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of such perfect and thorough cleanness. The
bread, the cocoa, soup, meat, all the various
sorts of food, in their respective cooking-places,
we tasted; found them of excellence superlative.
The prisoners sat at work, light work,
picking oakum and the like, in airy apartments
with glass roofs, of agreeable temperature and
perfect ventilation; silent, or at least conversing
only by secret signs; others were
out, taking their hour of promenade in clean
flagged courts; methodic composure, cleanliness,
peace, substantial wholesome comfort,
reigned everywhere supreme."

This is the great model experiment. We can
easily reverse the picture. It is but a short walk
from Pentonville to Smithfieldscarcely two
milesyet, in the prison world, the two places
are antipodes. Here, within the hallowed
precincts of the City, stands Giltspur Street
Compter, upon the state of which we produce
another witness. Mr. Dixon, in his work on
London Prisons, testifies that in this jail the
prisoners "sleep in small cells, little more than
half the size of the model cell at Pentonville,
which is calculated (on the supposition that the
cell is to be ventilated on the best plan which
science can suggest, regardless of cost) to be
just large enough for one inmate. The cell in
Giltspur Street Compter is little more than half
the size, and is either not ventilated at all, or is
ventilated very imperfectly. I have measured
it, and know exactly the quantity of air which
it will hold, and have no doubt but that it
contains less than any human being ought to
breathe in, in the course of a night. Well, in
this cell, in which there is hardly room for
them to lie down, I have seen five persons locked
up, at four o'clock in the day, to be there confined,
in darkness, in idleness, to pass all those
hours, to do all the offices of nature, not
merely in each other's presence, but crushed
by the narrowness of their den into a state of
filthy contact which brute beasts would have
resisted to the last gasp of life! Think of
these five wretched beingsmen with souls, and
gifted with human reasoncondemned, day
by day, to pass in this unutterably loathsome
manner two-thirds of their time! Can we
wonder if these men come out of prison,
after three or four months of such treatment,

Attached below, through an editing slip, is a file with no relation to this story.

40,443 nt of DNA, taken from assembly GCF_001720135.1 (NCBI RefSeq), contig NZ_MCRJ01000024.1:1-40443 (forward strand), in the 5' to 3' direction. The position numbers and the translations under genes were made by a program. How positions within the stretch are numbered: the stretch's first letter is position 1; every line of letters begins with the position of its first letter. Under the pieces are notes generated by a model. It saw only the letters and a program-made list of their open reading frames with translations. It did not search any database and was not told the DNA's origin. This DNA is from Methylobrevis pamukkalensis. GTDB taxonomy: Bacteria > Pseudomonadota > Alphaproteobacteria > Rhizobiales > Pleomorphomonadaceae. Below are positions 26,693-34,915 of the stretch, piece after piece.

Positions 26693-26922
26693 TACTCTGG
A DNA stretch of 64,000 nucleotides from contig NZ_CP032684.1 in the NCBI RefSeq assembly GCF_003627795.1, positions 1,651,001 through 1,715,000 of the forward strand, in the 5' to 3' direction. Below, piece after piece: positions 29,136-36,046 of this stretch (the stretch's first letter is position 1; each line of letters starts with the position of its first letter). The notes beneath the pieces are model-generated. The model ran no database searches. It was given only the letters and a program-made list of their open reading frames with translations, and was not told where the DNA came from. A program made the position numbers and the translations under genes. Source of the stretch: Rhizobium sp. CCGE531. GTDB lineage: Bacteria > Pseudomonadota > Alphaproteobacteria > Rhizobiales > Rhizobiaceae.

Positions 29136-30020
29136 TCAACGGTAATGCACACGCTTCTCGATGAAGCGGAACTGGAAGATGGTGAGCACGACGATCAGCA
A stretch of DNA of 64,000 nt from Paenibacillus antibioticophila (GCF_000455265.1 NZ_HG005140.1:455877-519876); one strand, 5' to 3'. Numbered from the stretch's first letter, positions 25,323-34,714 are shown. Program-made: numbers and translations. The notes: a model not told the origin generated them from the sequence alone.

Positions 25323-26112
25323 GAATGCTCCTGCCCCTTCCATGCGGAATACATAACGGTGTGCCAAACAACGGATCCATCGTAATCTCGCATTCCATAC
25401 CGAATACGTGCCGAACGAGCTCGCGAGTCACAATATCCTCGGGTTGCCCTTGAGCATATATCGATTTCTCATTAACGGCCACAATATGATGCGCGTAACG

prepared to commit the most revolting crimes?
Could five of the purest men in the world live
together in such a manner without losing every
attribute of good which had once belonged to
them? He would be a rash man who would
dare to answer'Yes.' Take another fact
from Newgate. In any of the female wards
may be seen, a week before the Sessions, a
collection of persons of every shade of guilt,
and some who are innocent. I remember
one case particularly. A servant girl, of
about sixteen, a fresh-looking healthy creature,
recently up from the country, was charged
by her mistress for stealing a brooch. She
was in the same roomlived all day, slept
all nightwith the most abandoned of her sex.
They were left alone; they had no work to do;
no booksexcept a few tracts for which they
had no tasteto read. The whole day was
spent, as is usual in such prisons, in telling
storiesthe gross and guilty stories of their
own lives. There is no form of wickedness,
no aspect of vice, with which the poor creature's
mind would not be compelled to grow
familiar in the few weeks she passed in Newgate
awaiting trial. When the day came,
the evidence against her was found to be the
lamest in the world, and she was at once
acquitted. That she entered Newgate innocent
I have no doubt; but who shall answer
for the state in which she left it?"

Let us not wrong the City in supposing it
singular in promoting these loathsome prison
scenes. A hundred passages, in nearly as
many blue books, are ready for quotation, to
show how some of the 'great experiments' in
not a few of the National prisons have turned
out. One, however, will do. Here is a
sentence or two from the Government's own
report of the state of one of its own hulks
at Woolwichthe same Government which
has been so good as to dispense upwards of
90,000l. of the public money in building the
Pentonville Model. We cannot quote it
entire, by reason of some of the passages
being too revolting for reproduction in these

"In the hospital ship, the "Unité," the great
majority of the patients were infested with
vermin, and their persons in many instances,
particularly their feet, begrimed with dirt.
No regular supply of body linen had been
issued; so much so, that many men had been
five weeks without a change; and all record
had been lost of the time when the blankets
had been washed; and the number of sheets
was so insufficient, that the expedient had
to be resorted to of only a single sheet at
a time to save appearances. Neither towels
nor combs were provided for the prisoners'
use. * * * On the admission of new cases
into the hospital, patients were directed to
leave their beds and go into hammocks, and
the new cases were turned into the vacated
beds, without changing the sheets."

Is anything more shocking than the Compter,
Newgate, and the Unité to be conceived?
Do travellers tell us of anything worse in
Russia, or China, or Old Tartary? "O! yes;
there is Austria and its life-punishments
in Spielberg," some one may suggest, "surely
there is no London parallel for that." But
Mr. Dixon answers there is:—in the Millbank
Penitentiary. 'The dark cells,' he
says, 'are fearful places, and sometimes melancholy
mistakes are made in committing
persons to them. You descend about twenty
steps from the ground-floor into a very dark
passage leading into a corridor, on one side
of which the cellssmall, dark, ill-ventilated,
and doubly barredare ranged. No glimpse
of day ever comes into this fearful place.
The offender is locked up for three days, and
fed on bread and water only. There is only